How to Give a Proper Hickey

by Daniel Potter

While having an intimate moment, one sign of affection and desire is called a “hickey” (also called “love bites” or “neck nibbles”). Learning how to give a proper hickey will most certainly leave behind your mark of lust.

Step 1

Find a private place for you and your partner to be intimate without interruption. Rid yourselves of all distractions. Turn off the television, radio, cell phone and pager. Focus your entire attention on your partner. Begin to kiss and caress each other in a playful yet seductive manner.

Step 2

Move from kissing your partner's lips down to the neck. Slowly kiss the neck and decide on a place where you want to leave the hickey. Begin to suck on the person’s neck at your chosen spot as though you were sucking thick milkshake from a straw. If you do not suck hard enough, there will be no mark left behind; if you suck too hard, you may inflict discomfort instead of pleasure.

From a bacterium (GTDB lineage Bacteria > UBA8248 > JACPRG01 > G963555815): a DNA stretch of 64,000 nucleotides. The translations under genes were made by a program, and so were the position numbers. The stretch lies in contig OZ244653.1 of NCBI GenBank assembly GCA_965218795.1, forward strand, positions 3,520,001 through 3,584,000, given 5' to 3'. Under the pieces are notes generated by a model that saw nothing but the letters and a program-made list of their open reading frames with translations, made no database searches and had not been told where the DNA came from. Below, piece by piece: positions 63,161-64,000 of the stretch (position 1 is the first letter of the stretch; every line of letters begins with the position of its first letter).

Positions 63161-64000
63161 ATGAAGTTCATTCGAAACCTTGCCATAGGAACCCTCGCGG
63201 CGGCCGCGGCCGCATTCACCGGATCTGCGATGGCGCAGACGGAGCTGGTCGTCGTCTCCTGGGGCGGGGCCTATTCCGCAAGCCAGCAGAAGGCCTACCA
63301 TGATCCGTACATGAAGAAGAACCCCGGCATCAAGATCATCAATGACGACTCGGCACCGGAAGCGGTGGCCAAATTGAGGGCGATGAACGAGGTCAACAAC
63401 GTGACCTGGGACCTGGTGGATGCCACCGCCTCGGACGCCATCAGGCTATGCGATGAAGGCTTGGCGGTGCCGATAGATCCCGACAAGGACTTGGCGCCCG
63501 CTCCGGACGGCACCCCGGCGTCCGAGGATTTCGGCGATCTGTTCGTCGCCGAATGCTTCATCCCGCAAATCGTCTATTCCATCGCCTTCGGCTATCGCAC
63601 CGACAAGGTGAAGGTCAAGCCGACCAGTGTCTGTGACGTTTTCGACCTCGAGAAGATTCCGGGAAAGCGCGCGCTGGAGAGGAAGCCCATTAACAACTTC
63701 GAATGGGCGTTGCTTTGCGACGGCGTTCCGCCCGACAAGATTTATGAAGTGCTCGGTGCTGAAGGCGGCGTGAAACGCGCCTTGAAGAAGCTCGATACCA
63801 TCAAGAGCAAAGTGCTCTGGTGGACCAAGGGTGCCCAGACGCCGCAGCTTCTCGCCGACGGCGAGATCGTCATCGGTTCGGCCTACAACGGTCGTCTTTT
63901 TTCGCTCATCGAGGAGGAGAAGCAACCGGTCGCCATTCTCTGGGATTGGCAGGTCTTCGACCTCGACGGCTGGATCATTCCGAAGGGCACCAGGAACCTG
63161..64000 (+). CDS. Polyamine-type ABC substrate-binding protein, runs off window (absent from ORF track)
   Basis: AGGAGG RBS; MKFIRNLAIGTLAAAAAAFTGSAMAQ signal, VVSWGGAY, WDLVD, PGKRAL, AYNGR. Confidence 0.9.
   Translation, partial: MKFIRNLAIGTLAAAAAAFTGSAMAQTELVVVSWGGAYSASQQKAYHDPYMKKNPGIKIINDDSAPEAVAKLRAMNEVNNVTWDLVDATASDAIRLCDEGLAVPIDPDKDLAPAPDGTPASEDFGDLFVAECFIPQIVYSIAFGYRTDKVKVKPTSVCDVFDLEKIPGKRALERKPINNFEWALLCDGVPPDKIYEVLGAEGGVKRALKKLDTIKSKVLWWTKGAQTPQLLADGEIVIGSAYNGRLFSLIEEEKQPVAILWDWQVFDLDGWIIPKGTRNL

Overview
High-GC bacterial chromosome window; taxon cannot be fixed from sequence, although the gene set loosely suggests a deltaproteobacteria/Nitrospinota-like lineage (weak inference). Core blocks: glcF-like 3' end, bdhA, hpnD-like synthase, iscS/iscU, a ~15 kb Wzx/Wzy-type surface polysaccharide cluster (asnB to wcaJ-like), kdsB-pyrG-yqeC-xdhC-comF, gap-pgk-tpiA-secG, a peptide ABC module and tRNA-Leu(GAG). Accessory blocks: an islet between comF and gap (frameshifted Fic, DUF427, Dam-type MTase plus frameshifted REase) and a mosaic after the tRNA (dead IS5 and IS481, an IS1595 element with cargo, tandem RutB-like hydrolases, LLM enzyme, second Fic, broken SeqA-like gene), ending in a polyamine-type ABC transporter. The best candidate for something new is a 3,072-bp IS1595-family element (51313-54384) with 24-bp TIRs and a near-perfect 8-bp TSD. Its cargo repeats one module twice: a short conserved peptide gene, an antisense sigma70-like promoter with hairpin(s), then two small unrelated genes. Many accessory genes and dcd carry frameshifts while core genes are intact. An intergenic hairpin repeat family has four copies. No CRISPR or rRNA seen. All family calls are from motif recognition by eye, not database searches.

Step 3

Continue to suck the same location, then give a little nibble. This nibbling action may make your partner giggle with delight. Go back to sucking on the same location. Tickle your partner’s neck with your tongue for additional stimulation.

Step 4

Release your lips from the neck after 20 to 30 seconds of sucking. Continue making out with your partner. After your intimate kissing session, you can view the hickey. The mark should be about one to two inches across and range from light pink to dark purple in appearance.

Step 5

Repeat the above steps to swap love bites to and fro.


  • Practice the amount of suction you will need on the back of your hand.

    Choose a location that is typically covered with clothing to give a hickey, if leaving marks on the neck is undesirable.

    If the hickey is in a prominent place, it might best be if it is covered up in work environments, family gatherings and religious events. A high-collared shirt, dab of makeup, or creative scarf can conceal a hickey on the neck.


  • Do not attempt to give a hickey to someone who is not receptive.

    Hickeys can take a few hours to nearly a week to disappear, so plan wisely.

About the Author

Daniel Potter has a bachelor's degree in business administration with an emphasis in management as well as an associate's degree with an emphasis in English. Potter has written for Demand Studios since 2008 and several other private ventures. Potter prefers to write for eHow about all topics.